ELNY was one of three rehabilitations targeted to close or convert to a liquidation in 2012. Only Frontier Insurance Co. was converted to a liquidation.
A petition to convert the rehabilitation to a liquidation for the other two, ELNY and Professional Liability Insurance Co. of America was filed.
The ELNY liquidation plan has been the subject of some policyholder litigation — with appeals — that have only now been exhausted. At the time of the liquidation report’s drafting, the case was still open.
However, over the time of the litigation, the ELNY estate’s assets have continued to erode, as Lawsky and others warned if the liquidation plan was not put in motion sooner rather than later.
The NYLB shows that in 2011, ELNY had $817,436,754, in assets and in 2012, it was down to 765,423,651 with liabilities at $2,757,877,769.
The total ELNY estate capital and deficit as stated by NYLB for 2012 is $1,992,454,118, $1,951,883,579 in 2011.
As of Dec. 31, 2010, ELNY had $905,945,201 in admitted assets and $2,474,317,343 in liabilities, for a deficit of $1,568,372,142. At that point, and across two different superintendents, there were attempts to come up with an industry-funded rescue plan.
“We did not produce the reported ELNY statements, but we do not find it surprising in general that the deficit increased somewhat from the end of 2011 to the end of 2012,” stated Peter Gallanis, NOLHGA’s president.
“Because of the appeal from [New York Supreme Court, Nassau County] Judge [John] Galasso’s order of April 16, 2012, all annuity payments since then have continued to be made at 100 cents on the dollar, which has inevitably reduced the estate’s remaining capital,” Gallanis noted.
“Once the restructuring plan has closed, additional funding has been contributed through GABC, and payment levels have been adjusted in light of available estate capital, further material changes are not anticipated,” Gallanis said.
With appeals from plaintiff’s attorneys for the shortfall annuitants exhausted, the liquidation is expected to begin in the third quarter of this year.
Money contributed from the life insurance industry for a $100 million needs-based fund administered by mediators, as well as those state guaranty funds, must all be collected and placed into a captive insurer, GABC, set up in Washington, D.C., and overseen by regulators there.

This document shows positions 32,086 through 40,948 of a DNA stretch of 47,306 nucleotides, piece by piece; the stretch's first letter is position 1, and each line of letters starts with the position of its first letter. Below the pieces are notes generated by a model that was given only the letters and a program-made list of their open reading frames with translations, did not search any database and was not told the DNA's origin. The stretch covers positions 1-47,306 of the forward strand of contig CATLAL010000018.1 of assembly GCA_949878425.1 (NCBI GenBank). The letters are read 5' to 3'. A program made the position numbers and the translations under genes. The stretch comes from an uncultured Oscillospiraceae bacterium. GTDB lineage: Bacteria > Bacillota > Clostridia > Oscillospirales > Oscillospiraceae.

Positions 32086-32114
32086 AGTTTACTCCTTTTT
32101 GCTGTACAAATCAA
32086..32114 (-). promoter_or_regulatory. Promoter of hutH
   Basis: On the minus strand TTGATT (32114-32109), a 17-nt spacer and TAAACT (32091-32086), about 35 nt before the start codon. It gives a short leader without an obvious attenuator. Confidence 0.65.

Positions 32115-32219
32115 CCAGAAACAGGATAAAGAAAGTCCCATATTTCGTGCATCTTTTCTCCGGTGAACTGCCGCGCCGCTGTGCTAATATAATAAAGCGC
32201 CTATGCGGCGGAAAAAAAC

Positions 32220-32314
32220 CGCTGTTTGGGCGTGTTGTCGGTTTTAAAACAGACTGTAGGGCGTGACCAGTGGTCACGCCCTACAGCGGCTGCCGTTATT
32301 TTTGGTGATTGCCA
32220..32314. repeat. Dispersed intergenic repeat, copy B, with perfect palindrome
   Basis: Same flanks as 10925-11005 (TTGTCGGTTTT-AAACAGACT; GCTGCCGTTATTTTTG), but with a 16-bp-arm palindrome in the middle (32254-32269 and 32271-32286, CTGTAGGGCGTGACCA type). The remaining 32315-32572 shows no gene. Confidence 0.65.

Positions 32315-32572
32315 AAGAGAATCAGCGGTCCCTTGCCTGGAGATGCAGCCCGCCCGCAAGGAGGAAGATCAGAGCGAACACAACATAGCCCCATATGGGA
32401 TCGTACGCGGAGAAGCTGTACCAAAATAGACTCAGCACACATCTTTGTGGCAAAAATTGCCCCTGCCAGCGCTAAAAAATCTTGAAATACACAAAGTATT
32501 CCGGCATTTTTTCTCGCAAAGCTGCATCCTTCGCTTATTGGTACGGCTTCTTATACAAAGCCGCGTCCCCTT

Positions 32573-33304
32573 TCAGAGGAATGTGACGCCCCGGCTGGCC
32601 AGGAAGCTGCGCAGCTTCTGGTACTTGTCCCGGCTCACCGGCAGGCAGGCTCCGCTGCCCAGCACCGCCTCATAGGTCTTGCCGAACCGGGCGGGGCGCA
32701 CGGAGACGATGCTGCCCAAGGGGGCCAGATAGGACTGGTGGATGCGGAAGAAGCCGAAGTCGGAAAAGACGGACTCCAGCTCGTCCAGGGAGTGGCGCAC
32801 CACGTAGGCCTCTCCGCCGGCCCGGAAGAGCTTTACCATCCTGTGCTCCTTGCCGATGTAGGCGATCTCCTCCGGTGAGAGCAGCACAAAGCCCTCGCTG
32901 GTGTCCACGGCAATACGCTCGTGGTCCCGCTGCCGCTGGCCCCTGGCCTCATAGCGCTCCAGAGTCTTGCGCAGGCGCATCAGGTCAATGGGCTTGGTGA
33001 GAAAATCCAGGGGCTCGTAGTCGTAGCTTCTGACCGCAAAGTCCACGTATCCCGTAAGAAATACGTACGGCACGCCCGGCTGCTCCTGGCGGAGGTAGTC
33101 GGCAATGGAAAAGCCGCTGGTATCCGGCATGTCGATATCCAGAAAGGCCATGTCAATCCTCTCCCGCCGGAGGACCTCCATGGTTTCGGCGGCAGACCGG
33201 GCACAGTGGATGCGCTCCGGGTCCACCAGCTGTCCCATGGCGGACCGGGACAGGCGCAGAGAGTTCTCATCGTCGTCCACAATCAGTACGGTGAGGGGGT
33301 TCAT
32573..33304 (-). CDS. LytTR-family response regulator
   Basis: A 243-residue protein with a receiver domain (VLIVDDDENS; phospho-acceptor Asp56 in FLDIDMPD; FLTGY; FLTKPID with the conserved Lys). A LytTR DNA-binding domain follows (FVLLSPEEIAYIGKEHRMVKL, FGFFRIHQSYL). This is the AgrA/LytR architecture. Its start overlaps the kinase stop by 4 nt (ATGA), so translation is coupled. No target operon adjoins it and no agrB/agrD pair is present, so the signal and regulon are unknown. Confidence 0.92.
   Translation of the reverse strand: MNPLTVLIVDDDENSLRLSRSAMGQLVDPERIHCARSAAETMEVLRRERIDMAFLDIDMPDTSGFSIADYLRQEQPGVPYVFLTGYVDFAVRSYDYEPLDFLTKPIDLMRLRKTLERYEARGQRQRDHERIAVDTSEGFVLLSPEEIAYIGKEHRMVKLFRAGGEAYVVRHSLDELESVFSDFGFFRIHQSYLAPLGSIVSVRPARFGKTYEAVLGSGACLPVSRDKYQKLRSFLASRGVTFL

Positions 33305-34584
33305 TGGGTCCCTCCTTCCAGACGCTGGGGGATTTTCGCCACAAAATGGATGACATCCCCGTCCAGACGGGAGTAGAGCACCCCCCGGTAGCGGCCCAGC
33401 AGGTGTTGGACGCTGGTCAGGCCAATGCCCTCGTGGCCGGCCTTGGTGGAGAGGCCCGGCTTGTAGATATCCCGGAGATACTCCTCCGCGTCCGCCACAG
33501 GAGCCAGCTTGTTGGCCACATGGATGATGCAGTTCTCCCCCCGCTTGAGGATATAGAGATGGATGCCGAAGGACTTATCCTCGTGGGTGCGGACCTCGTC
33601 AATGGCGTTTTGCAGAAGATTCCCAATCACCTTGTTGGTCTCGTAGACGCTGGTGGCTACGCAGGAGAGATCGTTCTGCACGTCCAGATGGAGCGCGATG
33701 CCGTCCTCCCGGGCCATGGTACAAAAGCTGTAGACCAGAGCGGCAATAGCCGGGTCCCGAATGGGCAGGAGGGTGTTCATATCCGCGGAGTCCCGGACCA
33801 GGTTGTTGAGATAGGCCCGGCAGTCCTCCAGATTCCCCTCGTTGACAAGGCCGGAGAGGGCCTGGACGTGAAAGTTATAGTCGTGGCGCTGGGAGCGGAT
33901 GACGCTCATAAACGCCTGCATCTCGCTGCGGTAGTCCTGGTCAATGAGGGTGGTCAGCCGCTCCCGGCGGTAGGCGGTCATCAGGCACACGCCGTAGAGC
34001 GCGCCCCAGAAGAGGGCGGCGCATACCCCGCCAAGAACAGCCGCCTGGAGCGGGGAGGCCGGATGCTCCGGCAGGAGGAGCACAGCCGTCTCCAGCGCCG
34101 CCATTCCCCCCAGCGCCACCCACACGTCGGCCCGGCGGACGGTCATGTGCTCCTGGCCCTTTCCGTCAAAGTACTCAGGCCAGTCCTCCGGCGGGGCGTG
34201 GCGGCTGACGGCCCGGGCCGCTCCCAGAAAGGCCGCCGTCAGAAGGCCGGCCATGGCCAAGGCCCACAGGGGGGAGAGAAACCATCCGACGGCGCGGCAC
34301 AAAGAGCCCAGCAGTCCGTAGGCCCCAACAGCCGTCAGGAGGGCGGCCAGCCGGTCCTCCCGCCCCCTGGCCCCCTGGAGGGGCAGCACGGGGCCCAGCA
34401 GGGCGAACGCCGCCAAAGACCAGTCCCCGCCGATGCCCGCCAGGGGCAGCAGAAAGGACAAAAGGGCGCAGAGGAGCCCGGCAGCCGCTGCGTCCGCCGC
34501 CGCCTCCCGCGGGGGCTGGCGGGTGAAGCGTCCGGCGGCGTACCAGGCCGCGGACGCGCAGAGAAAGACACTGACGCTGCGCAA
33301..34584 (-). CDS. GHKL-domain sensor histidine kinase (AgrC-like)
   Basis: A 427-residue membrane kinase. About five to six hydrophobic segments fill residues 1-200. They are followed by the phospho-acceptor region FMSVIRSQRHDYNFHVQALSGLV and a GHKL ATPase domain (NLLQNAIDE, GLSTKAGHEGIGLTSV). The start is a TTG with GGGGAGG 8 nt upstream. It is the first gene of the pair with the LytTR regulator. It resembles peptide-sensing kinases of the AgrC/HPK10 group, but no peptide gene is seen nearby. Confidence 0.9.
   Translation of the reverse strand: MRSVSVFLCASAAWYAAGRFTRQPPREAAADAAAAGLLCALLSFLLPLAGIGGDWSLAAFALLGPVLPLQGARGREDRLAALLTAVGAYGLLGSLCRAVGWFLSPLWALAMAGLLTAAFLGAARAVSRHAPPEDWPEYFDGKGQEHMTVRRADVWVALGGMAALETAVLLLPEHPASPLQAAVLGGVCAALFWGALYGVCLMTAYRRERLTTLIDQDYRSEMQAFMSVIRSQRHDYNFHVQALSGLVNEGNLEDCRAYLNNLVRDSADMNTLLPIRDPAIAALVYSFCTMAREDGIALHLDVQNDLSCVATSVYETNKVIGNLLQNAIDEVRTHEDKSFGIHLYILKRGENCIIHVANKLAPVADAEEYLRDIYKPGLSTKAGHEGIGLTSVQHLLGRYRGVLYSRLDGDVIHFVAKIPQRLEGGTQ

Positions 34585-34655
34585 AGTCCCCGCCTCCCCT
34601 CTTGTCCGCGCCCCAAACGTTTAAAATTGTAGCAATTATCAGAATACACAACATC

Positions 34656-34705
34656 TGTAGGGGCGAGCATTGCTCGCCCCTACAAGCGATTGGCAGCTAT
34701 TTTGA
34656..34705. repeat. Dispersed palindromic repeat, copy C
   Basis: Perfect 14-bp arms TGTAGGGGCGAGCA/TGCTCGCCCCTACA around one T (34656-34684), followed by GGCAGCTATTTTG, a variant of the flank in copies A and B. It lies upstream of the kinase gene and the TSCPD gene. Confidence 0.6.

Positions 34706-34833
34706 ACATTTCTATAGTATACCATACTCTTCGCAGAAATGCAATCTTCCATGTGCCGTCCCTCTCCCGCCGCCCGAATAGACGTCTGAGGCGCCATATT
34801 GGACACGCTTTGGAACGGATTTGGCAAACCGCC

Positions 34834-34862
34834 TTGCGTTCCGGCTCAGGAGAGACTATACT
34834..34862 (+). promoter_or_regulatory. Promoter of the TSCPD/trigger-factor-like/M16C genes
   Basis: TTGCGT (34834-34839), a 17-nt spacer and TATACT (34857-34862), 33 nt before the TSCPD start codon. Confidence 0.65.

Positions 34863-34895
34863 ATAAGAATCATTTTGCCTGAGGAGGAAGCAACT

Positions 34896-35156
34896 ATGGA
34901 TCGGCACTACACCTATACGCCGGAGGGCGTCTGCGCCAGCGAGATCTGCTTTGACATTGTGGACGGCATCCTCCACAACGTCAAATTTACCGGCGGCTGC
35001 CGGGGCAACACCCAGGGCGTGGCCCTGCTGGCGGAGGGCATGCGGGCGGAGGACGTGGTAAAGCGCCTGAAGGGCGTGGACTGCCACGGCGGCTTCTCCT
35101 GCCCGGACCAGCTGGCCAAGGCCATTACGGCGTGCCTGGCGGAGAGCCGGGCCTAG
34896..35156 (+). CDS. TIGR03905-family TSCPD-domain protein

According to the plaintiffs’ lawyer Ed Stone, close to 1,500 ELNY annuity beneficiaries stand to lose more than $900 million dollars in benefits they were promised when they “settled” their personal injury or wrongful death claim using a structured settlement.
The anticipated shortfalls resulting from the liquidation of ELNY are expected to total $920,641,977 on a present value basis. That is, assuming promised state guarantee association payments and enhancements, but prior to any possible payments from the ELNY Hardship Fund and/or from structured settlement defendants who negotiated and promised to pay future periodic payments funded with ELNY annuities, stated a reckoning by the Beyond Structured Settlements blog writer Patrick Hindert.
The entire anticipated shortfall will be allocated among approximately 15 percent of the ELNY annuitants with an average present value loss of more than $600,000 per annuitant. The remaining ELNY annuitants are not expected to experience any reduction in their payments, Hindert wrote last year. Statutes require the state guaranty funds to be paid out on a proportional basis — thus, the industry hardship fund as a supplement for those not made whole was created.
Additionally, the NYLB resolved more than 6,000 policyholder claims in 2012, reducing the total number of outstanding policyholder claims by 29 percent.
The NYLB has targeted at least 10 additional domestic estates for closure by the end of 2013.
The total population of open estates has begun to decline over the last couple of years as the pace of estate closures has exceeded the number of new estates opening.
The NYLB, created in 1909, was responsible for the administration of 34 domestic estates, 21 ancillary estates, four rehabilitations, five conservations, and 46 fraternal benefit societies.
Lawsky said that the NYLB will continue to build on that foundation and work hard to handle claims and make distributions to stakeholders in a responsible and expeditious manner.